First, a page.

You have a loan and a little extra money. Should you pay off loans early? It’s important to understand what you get from a loan, and what it costs. You’ll save a bundle if you eliminate debt early, but it’s not always the best thing to do.
To see the potential drawbacks of paying off loans, see Early Payoff Pitfalls.
Save by Paying off Loans
When you pay off a loan, you’ll stop paying interest. Some loans drag on for 30 years or more, and you pay a lot of interest on those loans - possibly more than you borrowed. Over your lifetime you’ll keep more for yourself if you pay off loans quickly.
The tradeoff is that you don’t get to use your extra cash today. Suppose you have a large chunk of change or a few extra bucks each month; you’ll have to do without those luxuries.
On the flip side, you’ll have extra money after you pay off loans. That day will come sooner if you pay extra. Then you can use the money you would’ve spent on your monthly payment to rebuild your savings and do other things.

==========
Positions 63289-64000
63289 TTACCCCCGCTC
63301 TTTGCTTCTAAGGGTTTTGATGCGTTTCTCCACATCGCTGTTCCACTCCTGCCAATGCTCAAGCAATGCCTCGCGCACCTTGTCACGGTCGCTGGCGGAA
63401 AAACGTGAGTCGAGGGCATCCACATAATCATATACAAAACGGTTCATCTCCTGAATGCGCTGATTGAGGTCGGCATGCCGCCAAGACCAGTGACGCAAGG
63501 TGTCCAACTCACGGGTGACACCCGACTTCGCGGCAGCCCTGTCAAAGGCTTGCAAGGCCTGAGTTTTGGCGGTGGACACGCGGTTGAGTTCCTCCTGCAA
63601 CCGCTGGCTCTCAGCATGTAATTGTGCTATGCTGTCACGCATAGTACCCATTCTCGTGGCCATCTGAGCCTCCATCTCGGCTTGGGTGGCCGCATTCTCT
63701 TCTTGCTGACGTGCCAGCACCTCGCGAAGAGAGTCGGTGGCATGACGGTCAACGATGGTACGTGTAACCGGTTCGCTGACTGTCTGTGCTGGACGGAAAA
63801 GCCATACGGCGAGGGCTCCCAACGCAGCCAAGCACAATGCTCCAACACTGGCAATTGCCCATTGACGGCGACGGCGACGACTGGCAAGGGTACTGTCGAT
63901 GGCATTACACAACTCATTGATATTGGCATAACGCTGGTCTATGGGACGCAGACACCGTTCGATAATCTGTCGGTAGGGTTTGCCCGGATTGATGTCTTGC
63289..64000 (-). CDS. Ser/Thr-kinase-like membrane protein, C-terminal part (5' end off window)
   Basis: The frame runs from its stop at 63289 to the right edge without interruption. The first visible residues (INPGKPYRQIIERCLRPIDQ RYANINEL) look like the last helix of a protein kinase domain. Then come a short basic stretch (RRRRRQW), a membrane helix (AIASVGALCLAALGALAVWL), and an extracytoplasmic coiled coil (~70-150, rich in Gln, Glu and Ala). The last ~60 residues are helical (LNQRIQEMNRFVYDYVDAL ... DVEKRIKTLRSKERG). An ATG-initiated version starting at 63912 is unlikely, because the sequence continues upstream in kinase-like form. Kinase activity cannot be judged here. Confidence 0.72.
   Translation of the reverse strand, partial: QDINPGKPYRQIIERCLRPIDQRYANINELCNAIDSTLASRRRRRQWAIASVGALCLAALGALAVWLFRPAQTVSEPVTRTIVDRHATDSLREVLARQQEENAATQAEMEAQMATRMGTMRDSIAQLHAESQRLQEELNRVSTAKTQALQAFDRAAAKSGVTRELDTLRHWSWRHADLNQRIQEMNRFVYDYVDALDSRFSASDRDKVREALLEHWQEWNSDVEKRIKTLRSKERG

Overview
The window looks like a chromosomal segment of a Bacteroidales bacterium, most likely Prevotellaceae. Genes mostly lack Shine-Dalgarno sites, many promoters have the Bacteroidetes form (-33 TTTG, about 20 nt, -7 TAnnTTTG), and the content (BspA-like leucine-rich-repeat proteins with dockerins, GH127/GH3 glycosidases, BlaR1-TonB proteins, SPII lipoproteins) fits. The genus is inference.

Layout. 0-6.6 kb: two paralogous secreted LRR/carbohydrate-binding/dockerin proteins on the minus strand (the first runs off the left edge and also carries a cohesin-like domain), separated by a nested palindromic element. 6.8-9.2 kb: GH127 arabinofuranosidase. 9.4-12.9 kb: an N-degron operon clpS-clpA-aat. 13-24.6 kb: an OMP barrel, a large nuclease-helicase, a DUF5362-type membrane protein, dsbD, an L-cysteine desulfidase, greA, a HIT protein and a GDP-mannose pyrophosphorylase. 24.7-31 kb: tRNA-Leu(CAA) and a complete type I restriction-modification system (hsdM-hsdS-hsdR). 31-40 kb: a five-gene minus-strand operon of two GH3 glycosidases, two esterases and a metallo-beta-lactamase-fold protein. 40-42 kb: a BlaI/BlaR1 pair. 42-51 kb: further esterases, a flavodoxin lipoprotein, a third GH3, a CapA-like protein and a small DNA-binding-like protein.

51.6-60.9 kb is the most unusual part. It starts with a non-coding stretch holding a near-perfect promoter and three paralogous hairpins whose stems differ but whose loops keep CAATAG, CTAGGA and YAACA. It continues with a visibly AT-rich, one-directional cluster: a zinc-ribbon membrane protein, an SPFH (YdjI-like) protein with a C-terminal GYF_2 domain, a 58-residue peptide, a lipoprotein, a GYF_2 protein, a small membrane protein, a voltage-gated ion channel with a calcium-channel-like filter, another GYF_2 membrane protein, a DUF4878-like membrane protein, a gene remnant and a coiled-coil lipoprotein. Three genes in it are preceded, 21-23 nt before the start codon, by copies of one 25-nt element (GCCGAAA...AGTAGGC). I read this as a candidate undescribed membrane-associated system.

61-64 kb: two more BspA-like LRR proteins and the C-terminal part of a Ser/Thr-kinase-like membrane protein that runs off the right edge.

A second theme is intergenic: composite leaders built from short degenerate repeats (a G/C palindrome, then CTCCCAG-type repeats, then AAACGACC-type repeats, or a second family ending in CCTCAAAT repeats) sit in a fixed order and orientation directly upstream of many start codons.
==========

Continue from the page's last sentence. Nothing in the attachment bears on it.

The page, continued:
Pay off Loans for Financial Strength
As you pay off loans, you become more attractive as a borrower. Lenders want to be sure you have enough income to pay off loans, and that existing loans don’t eat up too much (usually some percentage) of your income. When you pay off loans, you improve your debt-to-income ratios and are more likely to get a new loan.
Peace of Mind
Some people hate debt. They pay off loans as soon as possible - even if it doesn’t make financial sense. That’s fine, as long as you know why you’re doing it. You can’t put a price on happiness. Perhaps you want to pay off loans before retiring, or you’re sick of making monthly payments. Take a look at the big picture, and make an informed decision that you can live with.